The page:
“The Deep Sea Mining Campaign, an organization based in Australia and Canada, has been following the saga of Solwara 1, proposed by Nautilus Inc. for offshore Papua New Guinea that continues to seek financing year after year since 2011. The project is basically a kind of corporate speculation premised on the lucrative idea of the availability of such minerals conceptually in the region — indeed the company has declined to conduct a preliminary economic study or environmental risk assessment, the shareholders essentially engaged in a long odds probability wager comparable to those who invested in marine salvagers attempts to find and excavate “pay-ships” lost at sea with purported vast cargos of silver and gold. The idea that they should be required to justify their endeavors to governments, third-world or otherwise, or to coastwise populations whose livelihood and lives depend on a healthy ocean from which they have harvested for centuries, is anathema.”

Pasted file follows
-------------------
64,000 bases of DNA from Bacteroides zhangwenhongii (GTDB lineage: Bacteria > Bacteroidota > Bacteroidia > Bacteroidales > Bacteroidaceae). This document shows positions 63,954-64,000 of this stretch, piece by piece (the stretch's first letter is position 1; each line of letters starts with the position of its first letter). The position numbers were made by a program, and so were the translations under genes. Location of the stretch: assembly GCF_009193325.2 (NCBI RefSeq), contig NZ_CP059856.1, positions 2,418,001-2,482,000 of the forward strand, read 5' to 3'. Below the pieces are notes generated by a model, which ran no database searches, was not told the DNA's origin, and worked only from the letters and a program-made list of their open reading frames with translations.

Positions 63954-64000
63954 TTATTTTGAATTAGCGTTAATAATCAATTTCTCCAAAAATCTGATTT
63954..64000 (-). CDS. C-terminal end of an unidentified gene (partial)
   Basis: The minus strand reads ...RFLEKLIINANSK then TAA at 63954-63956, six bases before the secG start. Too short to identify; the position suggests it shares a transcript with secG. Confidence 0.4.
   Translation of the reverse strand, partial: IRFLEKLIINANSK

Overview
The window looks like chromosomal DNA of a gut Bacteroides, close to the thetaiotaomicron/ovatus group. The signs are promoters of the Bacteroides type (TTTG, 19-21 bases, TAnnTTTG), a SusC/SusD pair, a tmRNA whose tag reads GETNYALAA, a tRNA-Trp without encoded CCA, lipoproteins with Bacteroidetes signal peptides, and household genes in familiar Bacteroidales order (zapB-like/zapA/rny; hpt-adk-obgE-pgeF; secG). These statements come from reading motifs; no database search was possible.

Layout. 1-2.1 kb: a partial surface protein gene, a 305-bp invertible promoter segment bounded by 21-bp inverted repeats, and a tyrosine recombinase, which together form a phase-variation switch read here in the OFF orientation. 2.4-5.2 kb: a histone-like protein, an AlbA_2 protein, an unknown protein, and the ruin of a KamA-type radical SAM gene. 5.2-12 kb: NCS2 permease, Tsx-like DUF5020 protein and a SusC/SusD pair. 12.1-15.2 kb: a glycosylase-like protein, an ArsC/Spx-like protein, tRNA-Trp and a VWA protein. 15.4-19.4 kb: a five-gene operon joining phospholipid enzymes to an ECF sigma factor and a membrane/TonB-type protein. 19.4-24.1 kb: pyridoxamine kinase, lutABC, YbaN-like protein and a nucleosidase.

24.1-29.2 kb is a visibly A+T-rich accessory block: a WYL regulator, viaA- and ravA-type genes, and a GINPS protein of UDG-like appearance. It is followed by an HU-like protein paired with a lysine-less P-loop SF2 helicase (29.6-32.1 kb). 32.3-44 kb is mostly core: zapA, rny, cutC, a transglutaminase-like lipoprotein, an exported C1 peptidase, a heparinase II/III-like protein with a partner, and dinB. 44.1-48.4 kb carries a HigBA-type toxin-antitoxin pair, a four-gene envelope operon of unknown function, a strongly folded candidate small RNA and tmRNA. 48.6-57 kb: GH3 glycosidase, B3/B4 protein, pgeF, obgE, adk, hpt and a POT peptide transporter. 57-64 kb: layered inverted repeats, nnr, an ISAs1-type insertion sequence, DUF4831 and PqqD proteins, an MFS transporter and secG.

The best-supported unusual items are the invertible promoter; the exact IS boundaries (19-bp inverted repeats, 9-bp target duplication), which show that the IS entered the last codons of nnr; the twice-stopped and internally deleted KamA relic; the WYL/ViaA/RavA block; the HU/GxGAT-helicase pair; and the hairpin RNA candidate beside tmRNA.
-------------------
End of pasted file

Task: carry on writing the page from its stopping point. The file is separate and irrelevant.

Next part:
The Rio Grande Rise is an almost completely unstudied, geologically intriguing, ecologically mysterious, potential lost continent in the deep south Atlantic. And it also...
Taking a systems approach to deep sea mining shows engaging the public is key to the sustainable development and governance of the industry.